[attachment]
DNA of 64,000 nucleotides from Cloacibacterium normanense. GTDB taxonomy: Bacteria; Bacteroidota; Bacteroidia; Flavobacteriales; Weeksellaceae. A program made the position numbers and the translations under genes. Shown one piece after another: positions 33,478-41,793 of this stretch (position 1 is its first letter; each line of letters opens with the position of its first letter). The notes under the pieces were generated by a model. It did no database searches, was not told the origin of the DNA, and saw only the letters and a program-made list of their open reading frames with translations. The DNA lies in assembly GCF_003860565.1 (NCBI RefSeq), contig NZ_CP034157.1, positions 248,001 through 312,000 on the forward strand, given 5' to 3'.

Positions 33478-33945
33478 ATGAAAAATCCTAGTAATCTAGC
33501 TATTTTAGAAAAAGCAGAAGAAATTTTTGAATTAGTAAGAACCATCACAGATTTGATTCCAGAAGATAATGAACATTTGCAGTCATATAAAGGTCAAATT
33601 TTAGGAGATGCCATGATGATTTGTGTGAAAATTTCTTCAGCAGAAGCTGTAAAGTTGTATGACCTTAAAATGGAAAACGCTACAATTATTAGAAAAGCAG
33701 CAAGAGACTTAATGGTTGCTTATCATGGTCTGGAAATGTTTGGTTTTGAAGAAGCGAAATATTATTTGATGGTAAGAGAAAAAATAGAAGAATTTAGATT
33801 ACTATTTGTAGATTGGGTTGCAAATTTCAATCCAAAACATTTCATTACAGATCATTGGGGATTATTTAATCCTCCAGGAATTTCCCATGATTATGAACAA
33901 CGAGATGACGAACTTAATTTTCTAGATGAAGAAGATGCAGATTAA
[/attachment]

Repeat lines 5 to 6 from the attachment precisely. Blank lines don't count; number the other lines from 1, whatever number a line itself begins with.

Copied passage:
33601 TTAGGAGATGCCATGATGATTTGTGTGAAAATTTCTTCAGCAGAAGCTGTAAAGTTGTATGACCTTAAAATGGAAAACGCTACAATTATTAGAAAAGCAG
33701 CAAGAGACTTAATGGTTGCTTATCATGGTCTGGAAATGTTTGGTTTTGAAGAAGCGAAATATTATTTGATGGTAAGAGAAAAAATAGAAGAATTTAGATT